Baby Shakes (photo: Robert Alleyne)
“Next up, a girl group with one guy, or a boy group with three girls?” proclaims announcer John Waters while introducing the next band to the Gone Shrimpin’ stage at Burger Boogaloo. It’s 3pm in Oakland, the sun is shining, and Mosswood Park is packed. Everyone is waiting for Baby Shakes, a four-piece power-pop/punk quartet based in New York.
The set starts with “Do What You Want,” and they seem to find their stride quickly. The music is quick and fun. Guitars soar, and the vocals work together in a gritty, yet melodic harmony. The heads nodding at the sides are met with mildly frantic dancing in the middle, just behind those crammed up against the front of the stage. As the set goes on, the cheers get louder and Baby Shakes appear to get swept up in the excitement.
The 30-minute set builds towards a crescendo of energy. During the last song, guitarist Judy Lindsay affixes her right foot to Ryan McHale’s bass drum and leans back. She continues bending backwards into an arch, like a rock and roll contortionist, as her guitar wails out the final notes. She almost stumbles under the ferociousness of her playing, but catches her balance under the exuberant display.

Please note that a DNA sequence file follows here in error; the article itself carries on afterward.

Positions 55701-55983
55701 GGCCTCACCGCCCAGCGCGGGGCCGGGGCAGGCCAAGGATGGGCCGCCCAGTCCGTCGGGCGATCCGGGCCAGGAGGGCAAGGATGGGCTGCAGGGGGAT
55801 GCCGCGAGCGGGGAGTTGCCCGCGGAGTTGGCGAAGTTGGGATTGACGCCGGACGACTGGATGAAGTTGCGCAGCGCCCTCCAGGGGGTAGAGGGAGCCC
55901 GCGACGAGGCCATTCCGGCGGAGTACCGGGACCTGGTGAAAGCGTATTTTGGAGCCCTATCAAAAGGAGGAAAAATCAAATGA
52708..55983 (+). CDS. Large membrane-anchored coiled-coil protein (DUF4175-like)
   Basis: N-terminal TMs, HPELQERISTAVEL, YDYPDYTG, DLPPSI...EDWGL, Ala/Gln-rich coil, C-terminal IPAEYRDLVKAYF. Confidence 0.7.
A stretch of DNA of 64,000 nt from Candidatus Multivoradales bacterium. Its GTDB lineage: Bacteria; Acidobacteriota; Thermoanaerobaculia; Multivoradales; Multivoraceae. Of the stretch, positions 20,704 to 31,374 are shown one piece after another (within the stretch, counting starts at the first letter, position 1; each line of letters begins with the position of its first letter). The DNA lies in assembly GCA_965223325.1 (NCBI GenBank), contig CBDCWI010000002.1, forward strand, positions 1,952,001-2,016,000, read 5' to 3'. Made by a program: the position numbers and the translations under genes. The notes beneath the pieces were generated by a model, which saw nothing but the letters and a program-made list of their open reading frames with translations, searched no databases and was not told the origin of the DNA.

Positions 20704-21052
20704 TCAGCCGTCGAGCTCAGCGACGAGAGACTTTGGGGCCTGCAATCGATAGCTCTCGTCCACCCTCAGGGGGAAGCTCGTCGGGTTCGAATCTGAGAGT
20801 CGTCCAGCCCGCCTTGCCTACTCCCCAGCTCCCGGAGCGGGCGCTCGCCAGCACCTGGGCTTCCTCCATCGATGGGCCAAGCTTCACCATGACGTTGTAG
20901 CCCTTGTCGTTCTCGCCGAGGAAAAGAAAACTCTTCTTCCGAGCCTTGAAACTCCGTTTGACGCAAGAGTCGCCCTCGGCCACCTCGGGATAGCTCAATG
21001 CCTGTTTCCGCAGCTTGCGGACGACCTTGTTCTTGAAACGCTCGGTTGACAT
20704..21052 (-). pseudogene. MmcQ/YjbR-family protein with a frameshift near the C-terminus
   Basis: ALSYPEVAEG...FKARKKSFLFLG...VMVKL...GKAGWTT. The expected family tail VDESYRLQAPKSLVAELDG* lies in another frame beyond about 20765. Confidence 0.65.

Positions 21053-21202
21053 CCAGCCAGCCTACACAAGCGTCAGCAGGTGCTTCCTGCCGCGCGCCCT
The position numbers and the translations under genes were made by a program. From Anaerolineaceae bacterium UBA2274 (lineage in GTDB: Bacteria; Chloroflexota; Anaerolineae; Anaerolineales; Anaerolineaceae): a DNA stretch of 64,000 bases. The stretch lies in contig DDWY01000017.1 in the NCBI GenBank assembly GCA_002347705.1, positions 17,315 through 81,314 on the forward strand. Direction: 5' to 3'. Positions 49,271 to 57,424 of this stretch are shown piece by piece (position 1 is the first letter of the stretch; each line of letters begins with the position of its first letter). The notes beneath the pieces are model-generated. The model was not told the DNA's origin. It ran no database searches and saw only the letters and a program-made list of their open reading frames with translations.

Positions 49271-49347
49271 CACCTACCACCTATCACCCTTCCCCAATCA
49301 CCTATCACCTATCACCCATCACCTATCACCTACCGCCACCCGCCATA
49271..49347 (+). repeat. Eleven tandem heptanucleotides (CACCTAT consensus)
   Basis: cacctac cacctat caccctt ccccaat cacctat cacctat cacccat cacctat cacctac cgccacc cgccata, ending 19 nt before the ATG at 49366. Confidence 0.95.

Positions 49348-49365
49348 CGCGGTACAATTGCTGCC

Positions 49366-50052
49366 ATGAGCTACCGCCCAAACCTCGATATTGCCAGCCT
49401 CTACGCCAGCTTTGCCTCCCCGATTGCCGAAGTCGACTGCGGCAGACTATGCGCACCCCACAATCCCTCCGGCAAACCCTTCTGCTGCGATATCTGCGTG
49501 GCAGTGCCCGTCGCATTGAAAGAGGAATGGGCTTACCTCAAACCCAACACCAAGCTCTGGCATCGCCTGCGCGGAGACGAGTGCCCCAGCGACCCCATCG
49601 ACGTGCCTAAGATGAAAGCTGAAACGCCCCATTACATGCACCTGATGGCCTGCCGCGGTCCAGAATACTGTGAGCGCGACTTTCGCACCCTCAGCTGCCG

When the last note hits, the cheers do not seem to finish. As they attempt to walk off stage, they look a little surprised by the reception the short set is receiving. Following the request for an encore, lead singer and guitarist Mary Blount whips off her jacket under the heat of the afternoon, and they play one more song for the thirsty Oakland crowd.
A few days later, they play their second show in the Bay Area at Hemlock Tavern (with Oakland’s So What and Genuine Parts opening the night). It’s a much smaller affair. The tiny back room of the deceptively large pub only holds around 80 people and has the feel of a grungy punk rock club with storied walls and beer-stained floors.
We catch up with Baby Shakes just before the show. During our interview, they fondly joke about their introduction at Burger Boogaloo, “a boy group with three girls.” The band has always had male drummers, the latest of which is McHale, who joined Baby Shakes two years ago. “I’ve been a fan of these guys before I played with them, and I filled in on a show when I was really young (when I was like 21 or something), and then when they asked me to play again it just worked out,” he says.
Shedding the “girl group” label was a battle they had to fight at their early shows when the band was first formed over a decade ago. “When we first started as a band, people would talk to our drummers — basically, they wouldn’t really deal with us,” explains Blount. “We would show up, and they’d think we were a joke.” By delivering blistering live performances and letting their music do the talking, the band overcame this prejudice. “They’d see us play and